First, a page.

The second is the impact of growth.  The market for movies is pretty much at a saturation point.  About as many movies as people want to see are being made.  Not so with industries such as transportation (there’s about 3 billion people in emerging economies that are going to need more transit in the years to come) or basic and applied biomedical and life science research.  The profit margins on a new drug (however modestly successful) that was designed, formulated and tested at University of Michigan is a hell of a lot higher than on even the most successful movie.  If sustainable profits are truly the goal, healthcare delivery oriented research is a much better pick.

To sum up, if you went to the horse track, you would never go ahead and pick the horse that’s the prettiest one solely on that criterion.  You pick the fastest one that’s going to be able to beat the others, even if it isn’t the prettiest.  Movies are the pretty ponies, and transit and healthcare the fast ones.  Let’s not show, let’s win.

If Gambling Is Evil…

And evil is sin, sin is forgiven, so gambling is in.  Or something like that, at least according to the mind of government budget planners.  In the industrial Midwest, where steady streams of tax revenue have become increasingly harder to come by, local governments have relied ever more on taxes levied on casinos and the ‘gaming’ industry (not gambling, mind you, that’s just too tawdry, it’s ‘gaming’).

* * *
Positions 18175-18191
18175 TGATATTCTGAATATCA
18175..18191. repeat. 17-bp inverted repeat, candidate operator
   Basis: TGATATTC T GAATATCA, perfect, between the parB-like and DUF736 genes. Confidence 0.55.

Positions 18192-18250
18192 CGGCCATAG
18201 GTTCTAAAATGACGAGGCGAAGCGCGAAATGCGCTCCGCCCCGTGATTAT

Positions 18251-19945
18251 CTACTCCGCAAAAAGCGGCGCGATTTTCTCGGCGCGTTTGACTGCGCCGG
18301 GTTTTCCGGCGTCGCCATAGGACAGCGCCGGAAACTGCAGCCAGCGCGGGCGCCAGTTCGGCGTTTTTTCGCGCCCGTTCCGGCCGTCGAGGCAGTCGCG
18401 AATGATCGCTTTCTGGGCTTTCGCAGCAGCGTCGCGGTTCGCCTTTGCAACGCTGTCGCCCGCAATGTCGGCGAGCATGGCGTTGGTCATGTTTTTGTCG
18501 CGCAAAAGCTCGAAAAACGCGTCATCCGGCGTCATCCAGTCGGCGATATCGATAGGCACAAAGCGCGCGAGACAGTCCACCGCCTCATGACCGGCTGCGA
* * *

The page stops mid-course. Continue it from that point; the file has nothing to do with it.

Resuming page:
Yesterday, I had the chance to go to a casino in Detroit for the first time since moving here.  I didn’t go there for the purpose of gambling, as amongst my ever shrinking repertoire of vice, ‘gaming’ does not figure prominently.  My sister is getting married this coming fall and we had to go see a band play to make sure that they were the real deal.  I was struck  by the number of people that were in Motor City Casino on a random Saturday afternoon at 5:15 p.m.  Apparently people just go there for the afternoon.

Also, and I run the risk of coming off as an elitist and offending some, but these did not seem like the kind of people that have tons of disposable income.  As soon as I walked into the casino, I thought of the entire establishment as a giant vacuum cleaner that was wedged directly into everyone’s pocket, vigorously sucking as much hard, sweaty, greasy cash out until said pocket was completely empty save for car keys, lint, an empty pack of Marlboro Lights, and ATM receipts for cash advances off of credit cards.